This is a deck that other players brought to the event, but our team managed to innovate to overcome the bad matchups. The bad matchups used to be everything Rakdos. After we tried Leyline of Combustion in the sdieboard we started destroying the various Rakdos decks. It was weird during testing having the feeling that our deck had no bad matchups. We had more team kills with our deck than field kills and garnished an 87.5% win rate against non-team members playing the same deck.
Let’s talk about the numbers. I had one copy of Shacklegeist, other team members had two. In hindsight I think two copies is the right number. I am just not sure both copies belong in the main deck. There was plenty of room in the sideboard. The one copy of Combat Research was garbage and should not have made the deck. Cemetery Illuminator was actually pretty great, I would’ve liked a second copy.
From the sideboard, Slip Out the Back continued to be an all-star countering removal on rate and buffing creatures. Even removing blockers was relevant in multiple games. A third copy could easily make the deck. Ledger Shredder was another sweet piece of tech we innovated on. This allowed us to have a go-big strategy versus decks where creature size is of the utmost importance. It also gave us a handy way to cycle extra copies of Leyline of Combustion if we drew them past our opening hand. Cobbled Lancer was included because we couldn’t play a fifth copy of Ledger Shredder. We used to have two copies in that spot and trimmed it down to one. After seeing the field though, zero would have been the hindsight call.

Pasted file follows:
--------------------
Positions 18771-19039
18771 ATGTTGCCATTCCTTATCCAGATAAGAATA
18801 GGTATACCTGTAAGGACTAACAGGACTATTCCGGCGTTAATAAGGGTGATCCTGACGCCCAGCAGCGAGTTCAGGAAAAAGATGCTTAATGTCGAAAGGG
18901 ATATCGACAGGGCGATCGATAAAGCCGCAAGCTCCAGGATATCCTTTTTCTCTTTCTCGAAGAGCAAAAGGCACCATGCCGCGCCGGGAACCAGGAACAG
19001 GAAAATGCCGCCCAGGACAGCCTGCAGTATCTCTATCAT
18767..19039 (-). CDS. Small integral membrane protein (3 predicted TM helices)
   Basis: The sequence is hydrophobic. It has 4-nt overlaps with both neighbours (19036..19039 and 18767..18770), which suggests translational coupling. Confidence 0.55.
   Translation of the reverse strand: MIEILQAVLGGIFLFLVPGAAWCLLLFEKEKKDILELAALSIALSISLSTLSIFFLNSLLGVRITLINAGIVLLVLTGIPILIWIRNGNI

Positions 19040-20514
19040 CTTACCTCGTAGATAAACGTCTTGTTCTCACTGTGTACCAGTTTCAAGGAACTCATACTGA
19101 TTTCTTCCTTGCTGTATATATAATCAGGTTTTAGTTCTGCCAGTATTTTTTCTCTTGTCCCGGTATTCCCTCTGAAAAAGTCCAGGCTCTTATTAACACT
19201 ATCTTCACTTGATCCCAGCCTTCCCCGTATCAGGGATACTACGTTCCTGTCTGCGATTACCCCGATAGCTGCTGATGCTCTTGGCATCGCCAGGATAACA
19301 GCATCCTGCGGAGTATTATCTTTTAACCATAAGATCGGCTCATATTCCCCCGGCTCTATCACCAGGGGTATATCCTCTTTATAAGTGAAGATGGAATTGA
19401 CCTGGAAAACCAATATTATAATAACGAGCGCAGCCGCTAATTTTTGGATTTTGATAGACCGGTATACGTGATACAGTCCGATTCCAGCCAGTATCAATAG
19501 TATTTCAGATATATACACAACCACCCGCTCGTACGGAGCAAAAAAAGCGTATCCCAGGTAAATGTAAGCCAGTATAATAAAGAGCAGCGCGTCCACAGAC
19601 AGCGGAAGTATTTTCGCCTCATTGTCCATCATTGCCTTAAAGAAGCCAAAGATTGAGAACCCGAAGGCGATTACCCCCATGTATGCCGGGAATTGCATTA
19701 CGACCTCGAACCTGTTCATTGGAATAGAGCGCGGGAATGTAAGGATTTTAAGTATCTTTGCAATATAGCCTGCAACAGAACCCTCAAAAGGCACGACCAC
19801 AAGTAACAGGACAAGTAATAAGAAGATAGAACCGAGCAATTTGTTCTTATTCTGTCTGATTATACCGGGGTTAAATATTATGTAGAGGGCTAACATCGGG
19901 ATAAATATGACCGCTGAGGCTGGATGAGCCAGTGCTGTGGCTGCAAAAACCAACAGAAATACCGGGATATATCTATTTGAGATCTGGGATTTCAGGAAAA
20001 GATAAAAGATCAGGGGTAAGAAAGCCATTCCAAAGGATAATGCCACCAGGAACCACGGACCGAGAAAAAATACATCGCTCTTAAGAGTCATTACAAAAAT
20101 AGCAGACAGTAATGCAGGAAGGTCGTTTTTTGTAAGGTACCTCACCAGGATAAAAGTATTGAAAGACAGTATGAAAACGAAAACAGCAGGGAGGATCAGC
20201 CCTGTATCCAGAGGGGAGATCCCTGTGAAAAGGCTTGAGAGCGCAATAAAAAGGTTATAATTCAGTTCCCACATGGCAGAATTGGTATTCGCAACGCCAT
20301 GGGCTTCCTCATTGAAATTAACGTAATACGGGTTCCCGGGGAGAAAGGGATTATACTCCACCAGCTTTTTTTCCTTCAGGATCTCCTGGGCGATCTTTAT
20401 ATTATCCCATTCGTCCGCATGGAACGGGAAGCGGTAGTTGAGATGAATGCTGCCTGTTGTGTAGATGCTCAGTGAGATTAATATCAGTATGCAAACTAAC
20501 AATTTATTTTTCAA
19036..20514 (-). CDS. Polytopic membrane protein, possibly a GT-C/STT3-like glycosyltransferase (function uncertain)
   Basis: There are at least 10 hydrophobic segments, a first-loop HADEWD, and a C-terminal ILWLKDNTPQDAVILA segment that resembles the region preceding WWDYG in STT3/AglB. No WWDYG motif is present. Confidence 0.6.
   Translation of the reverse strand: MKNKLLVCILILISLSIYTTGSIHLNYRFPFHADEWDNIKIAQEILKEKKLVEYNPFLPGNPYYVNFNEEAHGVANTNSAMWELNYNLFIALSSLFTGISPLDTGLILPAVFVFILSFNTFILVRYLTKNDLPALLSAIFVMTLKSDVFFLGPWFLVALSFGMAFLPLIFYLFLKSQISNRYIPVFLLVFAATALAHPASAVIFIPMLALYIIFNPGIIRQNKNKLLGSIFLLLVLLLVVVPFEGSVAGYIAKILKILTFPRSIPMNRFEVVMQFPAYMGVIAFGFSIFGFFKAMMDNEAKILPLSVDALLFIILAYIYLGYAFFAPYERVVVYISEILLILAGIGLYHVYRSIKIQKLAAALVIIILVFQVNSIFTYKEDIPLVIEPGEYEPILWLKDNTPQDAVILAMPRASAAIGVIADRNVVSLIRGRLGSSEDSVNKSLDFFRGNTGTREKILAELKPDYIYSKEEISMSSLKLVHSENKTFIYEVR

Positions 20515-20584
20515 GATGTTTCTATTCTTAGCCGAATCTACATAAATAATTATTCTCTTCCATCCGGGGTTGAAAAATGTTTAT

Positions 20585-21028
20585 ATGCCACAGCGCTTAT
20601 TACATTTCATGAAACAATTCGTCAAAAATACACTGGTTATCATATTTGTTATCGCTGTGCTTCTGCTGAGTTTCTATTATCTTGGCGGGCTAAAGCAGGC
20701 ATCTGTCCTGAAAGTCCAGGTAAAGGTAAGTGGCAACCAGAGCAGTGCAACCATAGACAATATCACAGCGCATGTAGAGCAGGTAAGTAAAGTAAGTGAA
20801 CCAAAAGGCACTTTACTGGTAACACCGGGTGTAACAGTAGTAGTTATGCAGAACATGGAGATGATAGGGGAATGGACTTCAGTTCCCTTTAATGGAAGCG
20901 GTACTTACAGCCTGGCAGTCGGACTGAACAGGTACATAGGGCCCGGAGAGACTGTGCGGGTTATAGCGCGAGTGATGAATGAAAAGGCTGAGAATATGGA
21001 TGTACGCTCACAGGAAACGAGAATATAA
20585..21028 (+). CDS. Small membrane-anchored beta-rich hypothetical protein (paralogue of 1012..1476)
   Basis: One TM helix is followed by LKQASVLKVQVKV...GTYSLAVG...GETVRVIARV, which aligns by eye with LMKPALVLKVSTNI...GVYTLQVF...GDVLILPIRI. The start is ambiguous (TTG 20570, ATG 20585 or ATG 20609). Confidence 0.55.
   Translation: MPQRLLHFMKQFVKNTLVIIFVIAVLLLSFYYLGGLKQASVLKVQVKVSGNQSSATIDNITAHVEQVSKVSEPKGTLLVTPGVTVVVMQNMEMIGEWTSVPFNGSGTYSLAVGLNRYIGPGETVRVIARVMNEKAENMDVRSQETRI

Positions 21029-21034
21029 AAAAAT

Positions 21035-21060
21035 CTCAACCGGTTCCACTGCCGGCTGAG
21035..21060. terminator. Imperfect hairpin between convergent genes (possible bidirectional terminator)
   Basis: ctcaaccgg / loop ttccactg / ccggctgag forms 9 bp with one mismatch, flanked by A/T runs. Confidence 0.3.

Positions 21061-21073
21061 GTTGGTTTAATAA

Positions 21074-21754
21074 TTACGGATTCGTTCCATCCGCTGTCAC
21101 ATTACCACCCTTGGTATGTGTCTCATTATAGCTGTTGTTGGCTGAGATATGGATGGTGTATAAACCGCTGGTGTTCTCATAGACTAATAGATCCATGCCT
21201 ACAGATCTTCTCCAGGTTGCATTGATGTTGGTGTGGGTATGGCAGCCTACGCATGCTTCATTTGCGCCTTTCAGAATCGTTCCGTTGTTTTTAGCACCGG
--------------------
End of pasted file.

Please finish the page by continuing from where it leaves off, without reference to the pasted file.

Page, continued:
We went up to three copies of Brazen Borrower due to Siggy’s advice. I believe this ended up being correct as there was a fair amount of Shark Typhoons in the field. The one copy of Witness Protection was actually our sole answer to an opposing Shacklegeist if it resolved. We deemed that we needed one copy for opposing lords or creatures with abilities that we were not equipped to overcome, such as Sheoldred, the Apocalypse.
It’s hard to be anything but pleased with the deck and how it performed. Some small takeaways from the tournament were that Ascendent Spirit was often a liability. It’s probably better to play this card in smaller numbers. It’s possible to trim a single copy of Lofty Denial from the maindeck as well. You really do not want to tap out very often, so playing flash creatures is very important. Learn how to sideboard in advance because those small decisions end up being very important.